I was brokenhearted when Big Mama would tell the story about my
mother and her sad end. When Psalma died giving birth to me, Una Turner
told Master Tobias that I was to remain on her family's plantation for
as long as I lived as a remembrance to my mother.
Una loved my mother because of her voice. It was said that Psalma
Turner had the most beautiful voice that anyone on Corinthian Plantation
had ever heard. Miss Una had a weak constitution and bad nerves and when
she would have an attack it was only my mother's singing that would keep
her from despair.
Miss Una loved my mother so much, Big Mama Flore said, that she would
have been sure to keep me up in the big house with her if she had
lived. But three years after my mother died Miss Una had one of her
attacks and without Psalma's singing she succumbed to the malady and
passed over to the Upper Level and back to the place that all life comes
Some time after Miss Una died Master Tobias named me Forty-seven and
told Big Mama that when I was big enough I was meant to live out in the
slave quarters and work in the cotton fields with all the other slaves.
Master Tobias didn't like me because he blamed my mother for getting
pregnant and stealing herself from his property by dying. But he didn't
want to sell me off because it was Miss Una's dying wish to keep me on
her plantation near my mother's grave.
Until I grew Master Tobias made me live in the barn, feeding and
grooming the horses and running any errands that the house slaves had
for me. I made myself pretty scarce out there because whenever Master
saw me he'd remember my mother and then he'd get mad and look to see if
I'd done something wrong. And if there was one straw out of place he
would tell Big Mama Flore to get her razor strap and whip my backside.
Big Mama didn't want to beat me but she did anyway because Tobias was
After these beatings, when Master was gone, Big Mama would fold me in
her arms and apologize.
"I sorry, babychile, but if'n I didn't make you cry he would'a took
the strap," she'd say, "and whip you hard enough to draw blood."
"Why he hate me so much, Big Mama?" I'd whine.
"He blame you for his wife dyin'," she'd say. "He just hurt so much
inside an' you the on'y one left alive that he could blame."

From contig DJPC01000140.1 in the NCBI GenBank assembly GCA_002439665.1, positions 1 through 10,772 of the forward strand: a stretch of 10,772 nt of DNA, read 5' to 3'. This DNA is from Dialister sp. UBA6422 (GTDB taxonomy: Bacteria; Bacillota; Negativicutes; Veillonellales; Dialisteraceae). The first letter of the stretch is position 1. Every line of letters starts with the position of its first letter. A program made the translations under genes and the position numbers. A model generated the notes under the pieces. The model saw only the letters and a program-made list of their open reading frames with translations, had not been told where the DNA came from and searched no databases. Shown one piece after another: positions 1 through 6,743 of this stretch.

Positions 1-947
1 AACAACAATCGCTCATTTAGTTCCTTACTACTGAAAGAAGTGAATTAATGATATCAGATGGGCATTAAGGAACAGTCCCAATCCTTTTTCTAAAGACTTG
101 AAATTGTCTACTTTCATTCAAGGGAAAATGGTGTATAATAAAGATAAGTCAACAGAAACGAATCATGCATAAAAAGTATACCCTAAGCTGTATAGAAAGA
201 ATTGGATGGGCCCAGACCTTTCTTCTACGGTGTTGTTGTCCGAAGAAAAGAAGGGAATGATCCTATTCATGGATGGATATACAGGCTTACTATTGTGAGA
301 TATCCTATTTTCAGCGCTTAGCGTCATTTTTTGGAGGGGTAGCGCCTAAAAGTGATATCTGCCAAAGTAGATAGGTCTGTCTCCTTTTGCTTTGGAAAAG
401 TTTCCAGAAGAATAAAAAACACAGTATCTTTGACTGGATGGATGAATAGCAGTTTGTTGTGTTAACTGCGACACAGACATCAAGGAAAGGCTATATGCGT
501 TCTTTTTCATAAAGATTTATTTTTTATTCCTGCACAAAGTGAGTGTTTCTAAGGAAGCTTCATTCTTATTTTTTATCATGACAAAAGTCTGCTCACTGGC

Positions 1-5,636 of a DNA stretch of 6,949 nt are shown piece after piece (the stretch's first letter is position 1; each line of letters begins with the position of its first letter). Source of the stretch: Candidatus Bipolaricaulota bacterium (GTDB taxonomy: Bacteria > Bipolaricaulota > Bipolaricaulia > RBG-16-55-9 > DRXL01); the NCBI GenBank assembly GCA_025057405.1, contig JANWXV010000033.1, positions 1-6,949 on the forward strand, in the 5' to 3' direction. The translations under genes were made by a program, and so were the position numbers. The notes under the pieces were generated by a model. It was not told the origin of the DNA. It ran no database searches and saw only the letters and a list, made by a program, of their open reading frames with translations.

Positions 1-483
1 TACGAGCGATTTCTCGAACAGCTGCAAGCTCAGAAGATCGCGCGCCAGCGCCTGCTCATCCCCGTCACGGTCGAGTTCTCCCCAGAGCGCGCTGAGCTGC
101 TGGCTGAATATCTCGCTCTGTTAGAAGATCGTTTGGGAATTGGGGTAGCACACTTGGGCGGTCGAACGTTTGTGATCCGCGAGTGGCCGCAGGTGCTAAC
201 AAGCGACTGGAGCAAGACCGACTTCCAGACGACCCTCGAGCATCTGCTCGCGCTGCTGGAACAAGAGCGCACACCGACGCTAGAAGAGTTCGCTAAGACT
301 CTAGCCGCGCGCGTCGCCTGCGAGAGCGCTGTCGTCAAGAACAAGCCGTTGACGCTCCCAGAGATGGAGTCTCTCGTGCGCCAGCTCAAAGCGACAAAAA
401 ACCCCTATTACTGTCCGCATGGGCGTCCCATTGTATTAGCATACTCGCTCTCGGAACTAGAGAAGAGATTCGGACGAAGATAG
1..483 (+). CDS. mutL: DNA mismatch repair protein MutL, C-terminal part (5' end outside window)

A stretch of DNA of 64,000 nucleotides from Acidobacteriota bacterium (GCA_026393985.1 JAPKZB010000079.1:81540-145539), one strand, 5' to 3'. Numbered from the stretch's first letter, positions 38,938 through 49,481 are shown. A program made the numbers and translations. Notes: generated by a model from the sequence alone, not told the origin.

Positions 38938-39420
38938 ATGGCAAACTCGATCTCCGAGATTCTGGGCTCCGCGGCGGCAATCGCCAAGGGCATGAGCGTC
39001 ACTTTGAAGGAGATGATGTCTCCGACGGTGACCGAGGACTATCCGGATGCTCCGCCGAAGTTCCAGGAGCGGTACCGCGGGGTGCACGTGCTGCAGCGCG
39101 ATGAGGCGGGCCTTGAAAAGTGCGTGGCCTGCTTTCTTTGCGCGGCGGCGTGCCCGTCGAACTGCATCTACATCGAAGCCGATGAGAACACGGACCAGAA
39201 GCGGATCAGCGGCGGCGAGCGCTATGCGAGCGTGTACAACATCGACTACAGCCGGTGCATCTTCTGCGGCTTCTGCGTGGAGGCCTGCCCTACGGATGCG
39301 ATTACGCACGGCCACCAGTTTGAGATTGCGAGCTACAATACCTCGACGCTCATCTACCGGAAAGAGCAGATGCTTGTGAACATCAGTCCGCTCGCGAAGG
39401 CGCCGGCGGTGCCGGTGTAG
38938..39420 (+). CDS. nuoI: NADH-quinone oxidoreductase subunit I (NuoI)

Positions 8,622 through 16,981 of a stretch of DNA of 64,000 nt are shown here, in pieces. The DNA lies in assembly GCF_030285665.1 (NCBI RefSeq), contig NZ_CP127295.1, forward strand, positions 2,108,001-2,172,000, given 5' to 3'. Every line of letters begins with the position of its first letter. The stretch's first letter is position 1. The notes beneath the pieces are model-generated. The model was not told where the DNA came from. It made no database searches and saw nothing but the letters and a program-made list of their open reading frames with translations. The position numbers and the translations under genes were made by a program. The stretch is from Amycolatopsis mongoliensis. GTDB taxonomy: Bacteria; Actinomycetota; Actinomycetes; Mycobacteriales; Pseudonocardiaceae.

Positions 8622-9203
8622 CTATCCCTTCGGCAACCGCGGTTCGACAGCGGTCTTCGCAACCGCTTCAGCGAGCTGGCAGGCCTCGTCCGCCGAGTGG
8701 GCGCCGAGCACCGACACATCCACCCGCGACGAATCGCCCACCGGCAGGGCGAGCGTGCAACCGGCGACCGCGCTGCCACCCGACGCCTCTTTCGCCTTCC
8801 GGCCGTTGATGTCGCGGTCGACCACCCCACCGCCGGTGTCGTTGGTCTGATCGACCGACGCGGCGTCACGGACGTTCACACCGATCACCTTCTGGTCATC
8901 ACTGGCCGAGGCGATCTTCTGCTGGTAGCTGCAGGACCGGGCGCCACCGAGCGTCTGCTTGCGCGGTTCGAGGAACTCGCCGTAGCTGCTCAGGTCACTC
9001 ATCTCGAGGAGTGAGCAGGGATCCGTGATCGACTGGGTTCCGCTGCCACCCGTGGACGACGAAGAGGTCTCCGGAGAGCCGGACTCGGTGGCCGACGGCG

"But I din't do nuthin'."
"Shhh, baby. You just stay outta Tobias's way. Don't look up when
he's around an' always do all your work an' more than that so you don't
give him no reason to have me beat you."
We both knew that when I got big enough to work in the fields he'd
give me over to Mr. Stewart when he got mad. And Mr. Stewart would use a
bullwhip on my bare back. He might even stretch my bones until I was
We both knew that I was safe from Mr. Stewart until I grew big enough
to pick cotton, so Mama Flore didn't feed me meat or milk so that I'd
stay small and not have to go to work in the cotton fields.
I wasn't allowed in the big house. The only times I was ever there
was when Big Mama sneaked me in so I could see how grand the white
peoples' lives were.
So I lived in the barn my whole life until just before Tall John came
to the plantation. In that time Big Mama Flore made my acquaintance with
Mud Albert and Champ Noland. Mud Albert was the oldest slave on the
plantation and Champ was the strongest. Champ once carried a fullgrown
mule across the yard in front of the mansion. Albert and Champ loved Big
Mama and so they told her that they would take me under their wings when
I had to go out in the slave quarters and live with the rough element
A Man Called Intrepid author dies aged 89(Dec 03 2013) William Stevenson, a journalist and author who drew on his close ties with intelligence sources to write two best-selling books in the 1970s, A Man Called...